AT&T first launched its live streaming mobile TV service, AT&T Mobile TV, in April 2008, and since then there have only been two devices that would support it--the
At first glance, we thought the LG Invision looked uncannily like the Samsung Access because of its short and wide design. Up close, however, there are some noticeable differences. It is much smaller at 4.05 inches tall by 2.08 inches wide by 0.47 inch thick, making it one of the thinnest phones we've seen. The Invision is black all around except for chrome edging, and the back is clad in a rubberized texture that feels a little like faux leather. Its overall aesthetic is that of a sleek business calculator, which we rather liked.
On the front of the Invision is the 2.2-inch display, which isn't that much smaller than the Access's 2.29-inch one. Even though the Invision has only 65,000-color support, it still manages to pull off an amazing looking 320x240-pixel resolution screen. Graphics look vibrant and vivid with color. You can change the backlight timer, the brightness, menu styles, and the size and color of the dialing font.
The other big design difference between the Invision and the Access is the Invision's rather unusual keypad and navigation array. For one thing, the bottom three keys normally found on a keypad are now rearranged to flank the right side, which contributes to the short and wide feeling of the phone. We think it'll take some time for people to get used to this new keypad arrangement, especially for dialing and texting. The keys themselves felt easy to press.
As for the navigation array, the four-way toggle is actually positioned as a cross inset in the middle of the keypad. We initially thought this would make the keys feel a little too cramped, but the keypad is so wide that it doesn't feel too bad. That said, people with larger fingers might have more of a problem. The four-way toggle also doubles as shortcuts to a new text message, the instant messenger application, the contacts list, and the My Stuff folder. The middle OK key is also a shortcut to the browser application when in standby mode.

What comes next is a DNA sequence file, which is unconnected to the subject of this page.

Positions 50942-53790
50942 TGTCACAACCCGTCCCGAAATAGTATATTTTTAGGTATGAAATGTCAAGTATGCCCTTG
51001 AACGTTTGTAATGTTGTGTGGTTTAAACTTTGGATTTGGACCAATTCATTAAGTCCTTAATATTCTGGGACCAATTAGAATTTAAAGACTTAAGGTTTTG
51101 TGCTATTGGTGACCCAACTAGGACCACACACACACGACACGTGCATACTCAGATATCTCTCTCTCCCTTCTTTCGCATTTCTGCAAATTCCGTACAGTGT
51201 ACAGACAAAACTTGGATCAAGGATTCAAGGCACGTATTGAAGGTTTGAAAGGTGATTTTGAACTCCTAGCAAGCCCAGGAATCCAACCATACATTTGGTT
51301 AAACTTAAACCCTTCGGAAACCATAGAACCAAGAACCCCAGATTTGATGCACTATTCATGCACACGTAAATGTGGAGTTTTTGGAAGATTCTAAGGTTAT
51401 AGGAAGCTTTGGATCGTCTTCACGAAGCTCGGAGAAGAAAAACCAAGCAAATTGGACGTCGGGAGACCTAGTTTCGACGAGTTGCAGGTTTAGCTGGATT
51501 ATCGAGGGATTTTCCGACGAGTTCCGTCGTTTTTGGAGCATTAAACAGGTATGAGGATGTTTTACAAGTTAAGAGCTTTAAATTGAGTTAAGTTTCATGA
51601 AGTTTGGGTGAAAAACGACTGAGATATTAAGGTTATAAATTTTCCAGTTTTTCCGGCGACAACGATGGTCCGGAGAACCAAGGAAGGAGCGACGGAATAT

Aside from the four-way toggle, the navigation array also has the typical two soft keys, a Clear/Back key, a Send key, and the End/Power key. There's also a dedicated TV button that is a shortcut to AT&T Mobile TV. On the left spine of the Invision are a microSD card slot, a volume rocker, and a charger jack. On the right spine are a dedicated camera button and a multitask key that lets you switch between different applications. On the back is the camera lens, but note there is no self-portrait mirror.
The Invision has a pretty dinky phone book with room for only 500 contacts. However, each entry has room for two phone numbers, an e-mail address, and a memo. Each contact can be assigned to groups, paired with a photo for caller ID, and one of 10 polyphonic MP3 ringtones. Other basic features include a vibrate mode, a speakerphone, text and multimedia messaging, a tip calculator, a calculator, an alarm clock, a world clock, a calendar, a notepad, a stopwatch, a tasks list, a unit converter, and a countdown timer. More advanced features include voice command, stereo Bluetooth, instant messaging (AOL, Windows Live, and Yahoo), and mobile Web e-mail (AOL, AIM, Windows Live Hotmail, Bellsouth, AT&T Yahoo, and other providers). It also has a wireless Web browser.
The primary attraction of the Invision is of course AT&T Mobile TV, which is AT&T's live mobile TV service. The service has more than 150 simulcast and time-shifted programs from content providers like CBS, ESPN, Comedy Central, and more. The basic package costs about $15 a month, while the Plus package (which are Mobile TV as well as unlimited Web browsing and Cellular Video) is $30 a month. For a cheaper package, you can opt for only four channels--CBS Mobile, Fox Mobile, NBC 2 Go, and NBC News 2 Go--for $13 a month.